“Oh my God, I haven’t even thought about that… what’s even going on down there?”
“This is why I don’t watch the news. I just don’t want to see that negative stuff, you know?”
“Oh, right, yeah… I’m so sorry. It just hasn’t been in the front of my mind. Didn’t really much watch of it. So bad with the kids around, you know? When the news gets bad, I don’t watch…”
That’s just a sample of the things people have said to me today. People who I like. People who know that I’m from Maryland. People who absentmindedly, in that small-talk way we do, asked me how I was doing this morning. Of course, they were halted by my honest answer:
“I’m having a rough time. I can’t stop watching what’s happening in Baltimore.”
It was supremely disappointing, time and again, to see people have to flip four switches in their brains to figure out what I was talking about. “Ohhh… right… that…”
The arguments are loud and fierce in my Facebook feed and even among my family members… everyone who I love in Maryland is taking part in an intense conversation. There are status wars and comments running the spectrum from “What the fuck is wrong with our people” to “what the fuck is wrong with you people” with a mosaic of nuanced posts in between.
Marylanders talking to Marylanders or people who love Baltimore.
All of the rest of the universe seems to be out of it. There is this silence from the other corners of the universe I know: Massachusetts folk, mid-west folk, west-coast folk…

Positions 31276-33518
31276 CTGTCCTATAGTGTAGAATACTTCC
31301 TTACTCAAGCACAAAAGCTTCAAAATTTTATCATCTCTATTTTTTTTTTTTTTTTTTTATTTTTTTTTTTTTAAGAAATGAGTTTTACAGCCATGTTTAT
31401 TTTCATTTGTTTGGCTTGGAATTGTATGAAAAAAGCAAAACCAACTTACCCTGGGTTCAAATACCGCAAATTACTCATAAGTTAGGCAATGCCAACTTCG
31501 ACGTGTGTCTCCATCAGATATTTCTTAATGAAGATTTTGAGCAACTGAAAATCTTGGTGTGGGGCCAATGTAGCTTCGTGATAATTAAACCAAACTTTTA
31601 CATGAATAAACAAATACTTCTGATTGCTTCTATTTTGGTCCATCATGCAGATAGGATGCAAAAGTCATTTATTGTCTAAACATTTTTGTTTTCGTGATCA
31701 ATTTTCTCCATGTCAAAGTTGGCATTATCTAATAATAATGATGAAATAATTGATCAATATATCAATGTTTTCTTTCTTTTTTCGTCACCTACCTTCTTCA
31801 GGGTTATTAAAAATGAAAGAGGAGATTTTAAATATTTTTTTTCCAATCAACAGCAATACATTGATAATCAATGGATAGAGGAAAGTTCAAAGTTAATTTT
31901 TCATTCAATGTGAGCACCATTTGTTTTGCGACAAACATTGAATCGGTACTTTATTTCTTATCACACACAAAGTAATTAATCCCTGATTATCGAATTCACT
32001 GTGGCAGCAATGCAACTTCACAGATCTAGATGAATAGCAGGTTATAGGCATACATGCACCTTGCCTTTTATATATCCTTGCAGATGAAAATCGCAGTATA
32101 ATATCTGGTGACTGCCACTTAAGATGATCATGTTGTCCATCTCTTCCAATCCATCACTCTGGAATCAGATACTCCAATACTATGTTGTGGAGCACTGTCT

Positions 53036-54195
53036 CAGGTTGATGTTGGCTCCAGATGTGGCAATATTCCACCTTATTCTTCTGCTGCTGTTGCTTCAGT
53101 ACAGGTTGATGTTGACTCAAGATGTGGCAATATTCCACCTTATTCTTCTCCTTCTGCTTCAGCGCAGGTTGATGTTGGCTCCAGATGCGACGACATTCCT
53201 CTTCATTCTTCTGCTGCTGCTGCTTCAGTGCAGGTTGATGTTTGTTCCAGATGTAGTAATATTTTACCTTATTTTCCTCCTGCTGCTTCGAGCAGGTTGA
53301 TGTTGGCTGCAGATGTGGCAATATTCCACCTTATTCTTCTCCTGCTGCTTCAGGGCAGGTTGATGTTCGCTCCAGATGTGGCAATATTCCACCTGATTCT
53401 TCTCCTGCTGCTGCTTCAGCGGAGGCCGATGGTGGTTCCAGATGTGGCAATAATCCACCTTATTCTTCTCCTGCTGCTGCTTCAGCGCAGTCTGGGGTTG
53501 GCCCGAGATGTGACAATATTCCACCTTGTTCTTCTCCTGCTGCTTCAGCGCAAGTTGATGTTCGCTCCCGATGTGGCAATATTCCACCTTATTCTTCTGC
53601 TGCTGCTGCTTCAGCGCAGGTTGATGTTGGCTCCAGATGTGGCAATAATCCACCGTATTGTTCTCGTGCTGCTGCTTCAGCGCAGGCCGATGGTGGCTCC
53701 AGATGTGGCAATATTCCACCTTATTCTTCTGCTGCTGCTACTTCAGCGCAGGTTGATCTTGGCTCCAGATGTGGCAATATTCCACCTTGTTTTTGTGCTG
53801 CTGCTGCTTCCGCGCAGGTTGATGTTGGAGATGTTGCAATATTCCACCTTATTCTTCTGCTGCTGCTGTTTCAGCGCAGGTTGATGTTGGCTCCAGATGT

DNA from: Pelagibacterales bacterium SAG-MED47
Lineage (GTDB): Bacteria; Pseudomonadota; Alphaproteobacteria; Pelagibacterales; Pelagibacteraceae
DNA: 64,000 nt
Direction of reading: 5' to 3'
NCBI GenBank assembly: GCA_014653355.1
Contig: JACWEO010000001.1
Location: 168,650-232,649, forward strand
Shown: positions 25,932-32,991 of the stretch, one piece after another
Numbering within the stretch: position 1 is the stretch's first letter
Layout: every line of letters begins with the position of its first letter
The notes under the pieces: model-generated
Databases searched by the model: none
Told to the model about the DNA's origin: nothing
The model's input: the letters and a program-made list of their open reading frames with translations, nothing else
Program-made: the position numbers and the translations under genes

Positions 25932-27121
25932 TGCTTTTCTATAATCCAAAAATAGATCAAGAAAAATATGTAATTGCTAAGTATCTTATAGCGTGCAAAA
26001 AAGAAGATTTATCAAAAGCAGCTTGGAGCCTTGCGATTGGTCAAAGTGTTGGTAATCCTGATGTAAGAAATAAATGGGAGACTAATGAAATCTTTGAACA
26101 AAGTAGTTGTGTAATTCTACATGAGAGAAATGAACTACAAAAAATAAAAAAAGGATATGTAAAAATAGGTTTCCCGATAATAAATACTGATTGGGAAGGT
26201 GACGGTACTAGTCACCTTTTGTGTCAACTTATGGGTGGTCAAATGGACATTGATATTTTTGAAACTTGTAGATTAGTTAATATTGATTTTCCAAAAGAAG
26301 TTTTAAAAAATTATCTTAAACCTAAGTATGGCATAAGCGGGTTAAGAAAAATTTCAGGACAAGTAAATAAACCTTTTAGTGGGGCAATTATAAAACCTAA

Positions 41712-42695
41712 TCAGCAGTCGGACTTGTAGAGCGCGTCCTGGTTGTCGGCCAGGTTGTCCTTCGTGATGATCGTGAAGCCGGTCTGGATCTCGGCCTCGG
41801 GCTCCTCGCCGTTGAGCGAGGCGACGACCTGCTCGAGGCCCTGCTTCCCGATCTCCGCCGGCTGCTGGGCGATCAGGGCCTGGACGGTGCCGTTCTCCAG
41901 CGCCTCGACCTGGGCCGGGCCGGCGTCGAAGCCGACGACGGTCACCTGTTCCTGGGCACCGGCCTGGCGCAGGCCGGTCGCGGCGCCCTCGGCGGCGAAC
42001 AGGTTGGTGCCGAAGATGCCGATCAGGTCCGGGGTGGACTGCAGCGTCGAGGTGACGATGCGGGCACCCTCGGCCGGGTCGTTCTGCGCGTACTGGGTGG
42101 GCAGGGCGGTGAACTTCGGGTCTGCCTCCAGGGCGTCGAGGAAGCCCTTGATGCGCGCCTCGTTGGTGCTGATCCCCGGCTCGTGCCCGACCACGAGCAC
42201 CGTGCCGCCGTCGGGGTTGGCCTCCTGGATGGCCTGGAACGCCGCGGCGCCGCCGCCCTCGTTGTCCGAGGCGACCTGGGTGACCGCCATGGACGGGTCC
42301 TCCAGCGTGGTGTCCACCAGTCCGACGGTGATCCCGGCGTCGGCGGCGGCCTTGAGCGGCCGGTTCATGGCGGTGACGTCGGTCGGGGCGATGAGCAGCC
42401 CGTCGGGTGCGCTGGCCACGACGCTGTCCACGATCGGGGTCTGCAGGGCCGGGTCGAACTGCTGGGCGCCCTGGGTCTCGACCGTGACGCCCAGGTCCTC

Because Maryland is far away from a community near you. Baltimore is not your problem, right?
Because Baltimore was home for me for a long time, because I have family, friends, even former students who now attend college in the city, the tension and unrest there is quite raw for me. The emails went flying between me and the rest of my Maryland family: Every single one of us has lived in Baltimore for a given length of time. It’s our “second hometown.” Our hearts are there. And my heart bleeds because I love that city. People who have never been there or who only believe what they see on television don’t get Baltimore. They don’t want to know it. That city is worthy of so much more than the reputation outsiders have decided to give it. And the wonderful people who live there, who represent every color and creed known to man, also deserve more than the labels they’ve been given.
So I have been, at any given moment over the last 48 hours, on the verge of tears.